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Fighting Gender Violence

April 7, 2007

7, April, 2007: Mogalamma is barely in her 20s but her harrowing life is etched on her furrowed face and sunken eyes. Married to an alcoholic, mother to a mentally-challenged son, her troubles deepened when she was widowed early. Three years ago, she was raped by the local money-lender and left to die in the fields of her Chauderpalli village in Mahboobnagar district of Andhra Pradesh.

Mogalamma with her young son

Mogalamma, who is from the Dalit community that occupies the lowest rung of India's social hierarchy, she fought for justice for two years but couldn't crack the protective cordon the upper castes in her village threw up to protect the money-lender.

"Nobody helped me those two years," says Mogalamma. "The police was not willing to register my case; even the sarpanch did not help me. It was only the women's group that stood by me. And it is thanks to them that I could even take it up. Then, my own father forced me to seek a compromise and asked me to withdraw the case after the moneylender had been in jail for a few months. But the SHG group supported me and spoke to the higher-ups. Women like me have developed a lot of self-confidence because of this support. My future is now with the group," says Mogalamma says.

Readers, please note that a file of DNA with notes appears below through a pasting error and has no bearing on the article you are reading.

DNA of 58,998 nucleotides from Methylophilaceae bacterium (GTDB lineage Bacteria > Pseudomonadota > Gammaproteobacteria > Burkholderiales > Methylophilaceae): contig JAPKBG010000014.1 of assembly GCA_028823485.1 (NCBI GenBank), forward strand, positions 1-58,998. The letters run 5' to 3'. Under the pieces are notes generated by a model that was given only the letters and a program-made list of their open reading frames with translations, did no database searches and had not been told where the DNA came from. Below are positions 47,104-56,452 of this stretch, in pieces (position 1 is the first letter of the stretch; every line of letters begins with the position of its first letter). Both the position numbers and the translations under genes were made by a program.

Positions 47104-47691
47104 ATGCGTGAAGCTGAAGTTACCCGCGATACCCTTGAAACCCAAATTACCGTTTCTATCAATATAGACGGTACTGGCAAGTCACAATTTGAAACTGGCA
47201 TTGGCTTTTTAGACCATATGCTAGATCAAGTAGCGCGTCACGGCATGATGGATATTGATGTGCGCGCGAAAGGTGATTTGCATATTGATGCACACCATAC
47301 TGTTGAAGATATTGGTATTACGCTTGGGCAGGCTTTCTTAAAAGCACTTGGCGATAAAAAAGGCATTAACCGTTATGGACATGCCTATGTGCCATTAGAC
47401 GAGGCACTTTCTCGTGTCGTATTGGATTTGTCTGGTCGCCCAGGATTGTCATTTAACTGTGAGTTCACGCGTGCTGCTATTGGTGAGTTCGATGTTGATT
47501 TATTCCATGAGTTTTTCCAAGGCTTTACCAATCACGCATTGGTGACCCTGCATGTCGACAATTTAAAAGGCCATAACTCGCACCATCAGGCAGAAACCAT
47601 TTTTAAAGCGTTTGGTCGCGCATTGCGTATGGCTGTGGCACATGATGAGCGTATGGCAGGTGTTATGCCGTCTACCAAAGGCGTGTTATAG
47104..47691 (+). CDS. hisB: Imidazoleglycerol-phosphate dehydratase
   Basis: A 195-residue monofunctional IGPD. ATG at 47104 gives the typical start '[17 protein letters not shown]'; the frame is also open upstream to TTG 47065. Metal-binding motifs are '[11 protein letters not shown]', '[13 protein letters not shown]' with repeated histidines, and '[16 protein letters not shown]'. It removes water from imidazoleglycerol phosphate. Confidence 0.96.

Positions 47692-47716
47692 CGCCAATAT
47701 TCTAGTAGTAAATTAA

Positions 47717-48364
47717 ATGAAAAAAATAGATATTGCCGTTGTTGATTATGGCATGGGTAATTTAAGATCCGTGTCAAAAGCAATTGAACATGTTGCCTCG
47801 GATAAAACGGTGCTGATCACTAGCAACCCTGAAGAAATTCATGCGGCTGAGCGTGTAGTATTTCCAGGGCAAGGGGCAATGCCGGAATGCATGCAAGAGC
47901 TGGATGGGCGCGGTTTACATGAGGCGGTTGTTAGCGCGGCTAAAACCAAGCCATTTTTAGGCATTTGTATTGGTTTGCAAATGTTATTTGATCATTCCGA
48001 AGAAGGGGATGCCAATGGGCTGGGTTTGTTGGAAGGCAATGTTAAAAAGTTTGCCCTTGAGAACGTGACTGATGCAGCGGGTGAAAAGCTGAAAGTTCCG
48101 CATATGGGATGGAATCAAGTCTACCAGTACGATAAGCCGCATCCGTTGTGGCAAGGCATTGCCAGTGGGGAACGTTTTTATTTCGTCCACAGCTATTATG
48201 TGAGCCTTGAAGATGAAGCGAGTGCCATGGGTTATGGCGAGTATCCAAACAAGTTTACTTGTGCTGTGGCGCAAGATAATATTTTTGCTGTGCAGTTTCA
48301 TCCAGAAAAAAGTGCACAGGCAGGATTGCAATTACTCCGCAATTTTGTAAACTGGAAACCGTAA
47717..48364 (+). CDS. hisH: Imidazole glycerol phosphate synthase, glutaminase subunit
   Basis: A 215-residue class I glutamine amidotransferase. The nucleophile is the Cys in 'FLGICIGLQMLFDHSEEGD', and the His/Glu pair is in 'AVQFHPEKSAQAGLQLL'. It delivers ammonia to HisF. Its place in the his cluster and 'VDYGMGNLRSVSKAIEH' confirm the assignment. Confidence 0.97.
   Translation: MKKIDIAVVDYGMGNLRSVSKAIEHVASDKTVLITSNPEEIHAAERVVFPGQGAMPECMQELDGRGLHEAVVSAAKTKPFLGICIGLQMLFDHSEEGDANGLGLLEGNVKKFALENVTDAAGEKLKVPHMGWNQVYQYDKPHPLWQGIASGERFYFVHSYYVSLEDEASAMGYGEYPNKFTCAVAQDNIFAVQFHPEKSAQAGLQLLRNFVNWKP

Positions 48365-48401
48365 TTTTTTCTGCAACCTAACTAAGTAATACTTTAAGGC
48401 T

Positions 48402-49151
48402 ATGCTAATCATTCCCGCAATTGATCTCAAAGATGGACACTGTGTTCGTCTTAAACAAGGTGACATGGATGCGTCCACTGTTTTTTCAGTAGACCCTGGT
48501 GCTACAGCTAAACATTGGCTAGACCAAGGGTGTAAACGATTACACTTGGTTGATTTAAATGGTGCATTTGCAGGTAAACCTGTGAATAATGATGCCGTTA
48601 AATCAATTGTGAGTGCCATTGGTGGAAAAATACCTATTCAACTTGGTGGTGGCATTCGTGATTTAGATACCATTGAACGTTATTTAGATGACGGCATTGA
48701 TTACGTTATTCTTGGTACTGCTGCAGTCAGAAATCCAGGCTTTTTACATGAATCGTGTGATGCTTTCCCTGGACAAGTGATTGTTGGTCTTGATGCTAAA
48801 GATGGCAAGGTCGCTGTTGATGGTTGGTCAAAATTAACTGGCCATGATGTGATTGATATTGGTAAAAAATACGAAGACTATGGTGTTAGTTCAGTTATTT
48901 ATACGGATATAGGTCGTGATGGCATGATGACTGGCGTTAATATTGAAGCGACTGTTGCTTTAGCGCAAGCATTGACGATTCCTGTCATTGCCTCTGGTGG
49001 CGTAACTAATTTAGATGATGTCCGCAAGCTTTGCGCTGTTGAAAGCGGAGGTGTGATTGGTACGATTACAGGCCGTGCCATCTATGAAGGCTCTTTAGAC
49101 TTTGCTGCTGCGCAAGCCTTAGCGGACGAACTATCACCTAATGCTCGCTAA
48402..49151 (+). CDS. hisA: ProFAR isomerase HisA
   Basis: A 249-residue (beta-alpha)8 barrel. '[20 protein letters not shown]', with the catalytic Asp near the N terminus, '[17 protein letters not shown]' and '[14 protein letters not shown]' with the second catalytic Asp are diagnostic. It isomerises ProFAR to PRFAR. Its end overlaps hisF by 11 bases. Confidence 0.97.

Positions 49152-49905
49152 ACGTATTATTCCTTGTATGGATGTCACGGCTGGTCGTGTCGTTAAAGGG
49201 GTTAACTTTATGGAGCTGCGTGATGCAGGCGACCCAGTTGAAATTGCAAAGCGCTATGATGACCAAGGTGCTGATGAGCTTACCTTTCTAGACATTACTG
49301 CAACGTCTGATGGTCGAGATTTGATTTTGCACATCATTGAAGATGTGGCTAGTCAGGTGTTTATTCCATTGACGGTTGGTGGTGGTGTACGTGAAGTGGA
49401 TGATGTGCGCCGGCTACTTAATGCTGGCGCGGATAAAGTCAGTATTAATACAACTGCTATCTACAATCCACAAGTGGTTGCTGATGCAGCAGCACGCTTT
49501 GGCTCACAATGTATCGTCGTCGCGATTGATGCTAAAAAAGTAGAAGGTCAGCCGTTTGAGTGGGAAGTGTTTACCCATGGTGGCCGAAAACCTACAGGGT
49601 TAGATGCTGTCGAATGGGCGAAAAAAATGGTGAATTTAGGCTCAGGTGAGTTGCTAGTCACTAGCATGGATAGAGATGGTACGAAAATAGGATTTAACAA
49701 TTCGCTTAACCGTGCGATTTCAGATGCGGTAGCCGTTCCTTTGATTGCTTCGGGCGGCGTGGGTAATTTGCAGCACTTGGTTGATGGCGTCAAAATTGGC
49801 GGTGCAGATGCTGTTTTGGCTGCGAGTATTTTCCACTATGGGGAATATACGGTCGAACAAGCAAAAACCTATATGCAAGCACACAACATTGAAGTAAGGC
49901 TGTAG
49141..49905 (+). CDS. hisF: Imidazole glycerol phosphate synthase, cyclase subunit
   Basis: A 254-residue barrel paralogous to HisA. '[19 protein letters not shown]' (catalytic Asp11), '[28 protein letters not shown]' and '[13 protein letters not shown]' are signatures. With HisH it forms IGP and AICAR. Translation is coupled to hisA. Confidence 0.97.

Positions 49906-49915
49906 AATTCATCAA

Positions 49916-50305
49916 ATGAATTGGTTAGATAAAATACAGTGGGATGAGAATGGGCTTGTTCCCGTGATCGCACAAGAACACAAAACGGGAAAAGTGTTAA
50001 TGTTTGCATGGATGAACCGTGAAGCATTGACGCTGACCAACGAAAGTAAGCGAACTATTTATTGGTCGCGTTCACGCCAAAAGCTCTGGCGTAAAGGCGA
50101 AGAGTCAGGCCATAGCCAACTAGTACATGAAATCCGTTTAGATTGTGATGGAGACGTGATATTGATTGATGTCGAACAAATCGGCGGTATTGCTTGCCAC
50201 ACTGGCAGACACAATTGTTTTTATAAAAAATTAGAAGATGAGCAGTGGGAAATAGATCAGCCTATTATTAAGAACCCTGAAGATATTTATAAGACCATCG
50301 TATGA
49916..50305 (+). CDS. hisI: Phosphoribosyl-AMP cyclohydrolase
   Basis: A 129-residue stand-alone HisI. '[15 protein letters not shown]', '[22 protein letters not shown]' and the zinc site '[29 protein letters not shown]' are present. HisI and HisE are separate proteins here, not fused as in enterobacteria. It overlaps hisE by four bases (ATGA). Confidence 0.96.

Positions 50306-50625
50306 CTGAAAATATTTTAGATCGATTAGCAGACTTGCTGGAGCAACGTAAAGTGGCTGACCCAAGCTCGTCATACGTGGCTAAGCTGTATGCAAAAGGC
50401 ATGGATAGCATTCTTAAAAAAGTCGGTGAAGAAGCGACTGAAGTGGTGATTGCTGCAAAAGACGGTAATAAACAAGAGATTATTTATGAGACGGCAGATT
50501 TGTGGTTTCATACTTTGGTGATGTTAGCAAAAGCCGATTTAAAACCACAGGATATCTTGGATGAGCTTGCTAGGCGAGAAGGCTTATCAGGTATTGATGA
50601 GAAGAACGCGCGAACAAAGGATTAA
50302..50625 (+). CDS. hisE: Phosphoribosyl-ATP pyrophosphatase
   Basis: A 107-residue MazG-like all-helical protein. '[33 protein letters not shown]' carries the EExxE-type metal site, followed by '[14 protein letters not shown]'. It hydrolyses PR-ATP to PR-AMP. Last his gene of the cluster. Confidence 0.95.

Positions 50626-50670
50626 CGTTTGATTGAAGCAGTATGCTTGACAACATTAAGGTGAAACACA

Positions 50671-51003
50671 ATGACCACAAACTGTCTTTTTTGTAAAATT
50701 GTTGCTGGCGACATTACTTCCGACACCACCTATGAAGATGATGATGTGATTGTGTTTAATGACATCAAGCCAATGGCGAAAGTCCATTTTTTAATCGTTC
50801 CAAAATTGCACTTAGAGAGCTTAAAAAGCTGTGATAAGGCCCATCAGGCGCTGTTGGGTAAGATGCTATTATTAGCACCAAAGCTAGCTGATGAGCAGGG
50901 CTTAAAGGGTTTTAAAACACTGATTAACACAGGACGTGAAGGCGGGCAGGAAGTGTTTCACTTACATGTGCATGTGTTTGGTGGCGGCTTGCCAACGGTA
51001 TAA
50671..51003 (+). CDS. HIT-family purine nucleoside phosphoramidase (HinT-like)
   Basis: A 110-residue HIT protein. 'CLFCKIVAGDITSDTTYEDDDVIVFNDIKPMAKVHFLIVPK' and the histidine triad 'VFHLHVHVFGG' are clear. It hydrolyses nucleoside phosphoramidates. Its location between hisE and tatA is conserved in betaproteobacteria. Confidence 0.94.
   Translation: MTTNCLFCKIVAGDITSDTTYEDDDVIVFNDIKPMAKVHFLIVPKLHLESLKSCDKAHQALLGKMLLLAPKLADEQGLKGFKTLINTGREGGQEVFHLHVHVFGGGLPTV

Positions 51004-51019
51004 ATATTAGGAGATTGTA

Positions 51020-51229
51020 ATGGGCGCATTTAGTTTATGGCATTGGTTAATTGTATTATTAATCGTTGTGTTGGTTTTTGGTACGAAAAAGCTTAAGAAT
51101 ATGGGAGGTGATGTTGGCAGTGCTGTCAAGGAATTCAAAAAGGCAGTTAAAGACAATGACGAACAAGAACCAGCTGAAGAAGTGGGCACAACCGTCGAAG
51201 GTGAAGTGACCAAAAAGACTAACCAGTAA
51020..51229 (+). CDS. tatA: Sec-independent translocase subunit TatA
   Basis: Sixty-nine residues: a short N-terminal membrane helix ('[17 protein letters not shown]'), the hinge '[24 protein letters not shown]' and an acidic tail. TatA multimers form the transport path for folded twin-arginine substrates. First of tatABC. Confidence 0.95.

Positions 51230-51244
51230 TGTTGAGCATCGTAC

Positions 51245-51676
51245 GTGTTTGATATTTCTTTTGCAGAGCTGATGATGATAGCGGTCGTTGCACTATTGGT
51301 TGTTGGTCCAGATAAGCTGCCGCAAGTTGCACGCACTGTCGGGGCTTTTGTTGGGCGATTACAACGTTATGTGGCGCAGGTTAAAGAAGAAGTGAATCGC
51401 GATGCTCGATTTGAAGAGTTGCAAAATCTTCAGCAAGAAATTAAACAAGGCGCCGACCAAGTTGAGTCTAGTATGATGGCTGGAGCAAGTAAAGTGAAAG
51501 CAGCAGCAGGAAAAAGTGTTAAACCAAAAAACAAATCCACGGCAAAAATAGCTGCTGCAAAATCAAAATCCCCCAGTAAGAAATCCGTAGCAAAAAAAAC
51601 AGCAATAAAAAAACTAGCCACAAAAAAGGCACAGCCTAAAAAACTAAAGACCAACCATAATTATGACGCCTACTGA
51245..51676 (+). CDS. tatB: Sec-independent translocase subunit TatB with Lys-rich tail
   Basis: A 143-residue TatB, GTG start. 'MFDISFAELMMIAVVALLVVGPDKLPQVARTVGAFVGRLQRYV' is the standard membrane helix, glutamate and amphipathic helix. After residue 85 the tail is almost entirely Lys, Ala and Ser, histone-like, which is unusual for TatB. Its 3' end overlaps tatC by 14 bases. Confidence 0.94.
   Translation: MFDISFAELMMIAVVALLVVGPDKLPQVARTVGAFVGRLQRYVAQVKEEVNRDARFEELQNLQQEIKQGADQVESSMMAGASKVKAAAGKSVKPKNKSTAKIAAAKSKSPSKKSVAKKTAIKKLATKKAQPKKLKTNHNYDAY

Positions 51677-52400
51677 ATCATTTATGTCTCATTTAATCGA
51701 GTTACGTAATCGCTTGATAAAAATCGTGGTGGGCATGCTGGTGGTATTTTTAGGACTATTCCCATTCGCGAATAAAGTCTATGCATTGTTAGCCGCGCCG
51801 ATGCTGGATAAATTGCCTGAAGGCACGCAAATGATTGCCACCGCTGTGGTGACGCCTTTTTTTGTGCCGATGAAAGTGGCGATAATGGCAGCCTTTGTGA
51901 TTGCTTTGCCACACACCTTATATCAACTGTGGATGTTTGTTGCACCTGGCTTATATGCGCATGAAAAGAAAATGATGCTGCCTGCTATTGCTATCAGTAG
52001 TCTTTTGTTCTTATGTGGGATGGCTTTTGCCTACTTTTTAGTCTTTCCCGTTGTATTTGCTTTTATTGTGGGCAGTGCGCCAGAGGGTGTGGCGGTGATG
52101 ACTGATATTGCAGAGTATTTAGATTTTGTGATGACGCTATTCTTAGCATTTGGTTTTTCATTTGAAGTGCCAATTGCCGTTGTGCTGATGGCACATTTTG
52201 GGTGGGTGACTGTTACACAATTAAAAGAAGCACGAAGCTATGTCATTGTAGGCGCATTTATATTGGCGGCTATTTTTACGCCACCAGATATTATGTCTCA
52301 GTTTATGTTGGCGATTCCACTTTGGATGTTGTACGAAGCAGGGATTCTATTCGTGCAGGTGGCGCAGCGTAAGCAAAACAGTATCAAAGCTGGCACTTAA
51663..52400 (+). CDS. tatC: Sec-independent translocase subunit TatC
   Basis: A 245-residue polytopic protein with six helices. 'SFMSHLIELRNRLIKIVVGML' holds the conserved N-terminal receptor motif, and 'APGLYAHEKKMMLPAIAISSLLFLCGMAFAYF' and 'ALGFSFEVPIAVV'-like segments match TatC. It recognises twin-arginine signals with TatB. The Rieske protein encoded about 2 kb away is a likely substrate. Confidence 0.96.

Today, thanks to the local women's self-help groups (SHG), Mogalamma has not only recovered her dignity, but is able to take care of her and her family's needs. She lives with her parents and child in a spartan house that the SHG helped her get under a government scheme.

The SHG gave her a loan to buy a buffalo, whose milk she sells locally. It also helped her get a job cooking mid-day meals at the local primary school. It is also helping her with her child's rehabilitation and treatment. "While he may never be cured completely, at least the school is now allowing him to attend classes," Mogalamma says. "All this is thanks to the SHG."